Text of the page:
Five Reasons to Leave the House This Weekend
Including a pajama party at the ICA, a George Lopez show at the Wilbur, and more.
Jerry “J Boog” Afemata is no ordinary reggae artist. After a difficult childhood in Compton, California, he moved out to Hawaii in 2005 where he collaborated and learned from reggae pioneer George “Fiji” Veikoso. Since then, he rose to become a reggae superstar and now gives performances all over the world. Last year, his EP Rose Petals was nominated for a Grammy.
$20, Sunday, March 4, 8 p.m., Brighton Music Hall, 158 Brighton Ave., Allston, crossroadspresents.com.
Does George Lopez need an introduction? In case you haven’t turned on a TV in the last decade and a half, Lopez has had a few shows on over the years, from his sitcom George Lopez to his late night show Lopez Tonight. And if you haven’t seen his face, you’ve undoubtedly heard his voice, since he’s performed voice work in everything from Beverly Hills Chihuahua to The Smurfs (he’s Grouchy). One place you won’t catch Lopez? The golf course, because earlier this year he pledged to boycott his golfing habits until Trump passed a DACA solution. Catch him this Saturday, as he stops by Boston for his tour, “The Comedy Get Down.” Additional comedians performing include Charlie Murphy, Eddie Griffin, D.L. Hughley, and Cedric the Entertainer.
$66, Saturday, March 3, 7 p.m. and 9:45 p.m., The Wilbur, 246 Tremont St., Boston, thewilbur.com.
Hosted by the Boston Society of Architects, “Automorphosis” begs the question, “What if you could morph your car into a mobile work of art?” The film follows real-life subjects across the country, from quirky characters to visionary artists, whose cars have been transformed into transportable art pieces. For instance, one van is decked out completely in brass trinkets, while the other looks like a giant mosaic of colorful tiles.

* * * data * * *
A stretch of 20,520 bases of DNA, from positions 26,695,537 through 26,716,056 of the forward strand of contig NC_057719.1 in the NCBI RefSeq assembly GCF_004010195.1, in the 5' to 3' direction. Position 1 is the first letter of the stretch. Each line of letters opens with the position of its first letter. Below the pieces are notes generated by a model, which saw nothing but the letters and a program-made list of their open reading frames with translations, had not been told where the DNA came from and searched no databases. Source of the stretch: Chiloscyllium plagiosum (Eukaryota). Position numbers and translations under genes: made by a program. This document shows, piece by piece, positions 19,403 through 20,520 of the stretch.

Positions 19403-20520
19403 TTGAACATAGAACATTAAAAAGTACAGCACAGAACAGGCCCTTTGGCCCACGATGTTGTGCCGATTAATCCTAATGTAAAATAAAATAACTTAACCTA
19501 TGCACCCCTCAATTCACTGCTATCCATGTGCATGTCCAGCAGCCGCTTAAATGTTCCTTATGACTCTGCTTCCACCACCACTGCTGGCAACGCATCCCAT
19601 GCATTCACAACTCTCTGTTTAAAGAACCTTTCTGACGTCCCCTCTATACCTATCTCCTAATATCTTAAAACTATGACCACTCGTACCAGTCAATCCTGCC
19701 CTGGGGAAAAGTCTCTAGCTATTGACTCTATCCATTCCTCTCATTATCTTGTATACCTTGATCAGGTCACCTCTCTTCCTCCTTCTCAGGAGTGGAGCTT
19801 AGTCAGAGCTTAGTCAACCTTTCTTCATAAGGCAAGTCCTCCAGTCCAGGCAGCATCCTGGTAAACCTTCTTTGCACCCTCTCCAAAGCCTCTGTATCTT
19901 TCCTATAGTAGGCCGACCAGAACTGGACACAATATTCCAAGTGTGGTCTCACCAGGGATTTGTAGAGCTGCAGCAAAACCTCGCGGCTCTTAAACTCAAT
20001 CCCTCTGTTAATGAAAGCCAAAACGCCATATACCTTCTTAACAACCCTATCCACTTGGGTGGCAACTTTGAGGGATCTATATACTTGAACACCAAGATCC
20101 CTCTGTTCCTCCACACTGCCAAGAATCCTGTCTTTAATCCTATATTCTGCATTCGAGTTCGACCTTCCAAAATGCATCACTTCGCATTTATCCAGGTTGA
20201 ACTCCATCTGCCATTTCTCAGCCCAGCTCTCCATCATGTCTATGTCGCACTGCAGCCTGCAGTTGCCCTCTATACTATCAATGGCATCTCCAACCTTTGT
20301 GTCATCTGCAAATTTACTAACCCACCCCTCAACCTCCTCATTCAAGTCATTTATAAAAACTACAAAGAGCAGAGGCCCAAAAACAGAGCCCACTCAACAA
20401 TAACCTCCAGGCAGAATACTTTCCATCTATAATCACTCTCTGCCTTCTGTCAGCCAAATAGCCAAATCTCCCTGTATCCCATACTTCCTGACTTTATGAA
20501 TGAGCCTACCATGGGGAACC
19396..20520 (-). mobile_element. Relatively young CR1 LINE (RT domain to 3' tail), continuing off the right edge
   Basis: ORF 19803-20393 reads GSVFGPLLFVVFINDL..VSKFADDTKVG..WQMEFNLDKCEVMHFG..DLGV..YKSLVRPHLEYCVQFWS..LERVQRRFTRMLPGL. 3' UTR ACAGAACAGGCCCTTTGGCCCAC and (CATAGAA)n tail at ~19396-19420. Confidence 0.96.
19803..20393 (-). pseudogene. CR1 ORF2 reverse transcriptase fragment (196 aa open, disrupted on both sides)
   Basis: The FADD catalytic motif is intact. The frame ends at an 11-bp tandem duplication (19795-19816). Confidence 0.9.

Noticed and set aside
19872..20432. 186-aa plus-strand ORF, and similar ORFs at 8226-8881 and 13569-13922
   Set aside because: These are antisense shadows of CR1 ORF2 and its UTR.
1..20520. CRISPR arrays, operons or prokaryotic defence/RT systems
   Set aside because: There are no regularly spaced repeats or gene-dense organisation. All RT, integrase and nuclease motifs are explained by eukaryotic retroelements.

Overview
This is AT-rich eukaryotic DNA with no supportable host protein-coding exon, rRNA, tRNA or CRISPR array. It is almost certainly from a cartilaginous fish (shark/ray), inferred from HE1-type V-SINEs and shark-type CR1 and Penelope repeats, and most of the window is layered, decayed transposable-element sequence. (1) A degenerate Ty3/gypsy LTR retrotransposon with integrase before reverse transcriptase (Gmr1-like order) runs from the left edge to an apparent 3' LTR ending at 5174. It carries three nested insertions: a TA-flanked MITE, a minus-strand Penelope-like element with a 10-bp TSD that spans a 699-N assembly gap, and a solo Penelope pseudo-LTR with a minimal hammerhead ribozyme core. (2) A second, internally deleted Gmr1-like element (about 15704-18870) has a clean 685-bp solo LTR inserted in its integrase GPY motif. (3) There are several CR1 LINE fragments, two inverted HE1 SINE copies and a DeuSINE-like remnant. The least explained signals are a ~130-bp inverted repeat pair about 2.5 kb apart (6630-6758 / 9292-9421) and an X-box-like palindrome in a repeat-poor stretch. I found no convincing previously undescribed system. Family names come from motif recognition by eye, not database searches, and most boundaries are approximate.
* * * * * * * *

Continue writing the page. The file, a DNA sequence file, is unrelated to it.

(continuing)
$14, Friday, March 2, 6-7:30 p.m., BSA Space, 290 Congress St., Boston, architects.org.
ICA First Friday: Pajama Party
It’s pajama night at the Institute of Contemporary Art, where partiers for this month’s “First Friday” event can stay comfy while dancing throughout the night. Activities include the throwback game Mad Libs, a performance from Boston synthpop band Bearstronaut, cocktails, and of course, art. Advance tickets are recommended.
$15, Friday, March 2, 5-10 p.m., Institute of Contemporary Art, 25 Harbor Shore Drive, Boston, icaboston.org.
Set in the breakroom of the last small autoplant still standing, the play follows several workers as they grapple with the possibility that the plant might shut down and what that change means for them. The play explores life in Detroit, the hometown of the show’s playwright Dominique Morisseau, and what the changing fortunes of the car industry have meant to the city’s workers.
$25+, March 2-March 31, various times, Calderwood Pavilion at the BCA, 527 Tremont St., Boston, huntingtontheatre.org.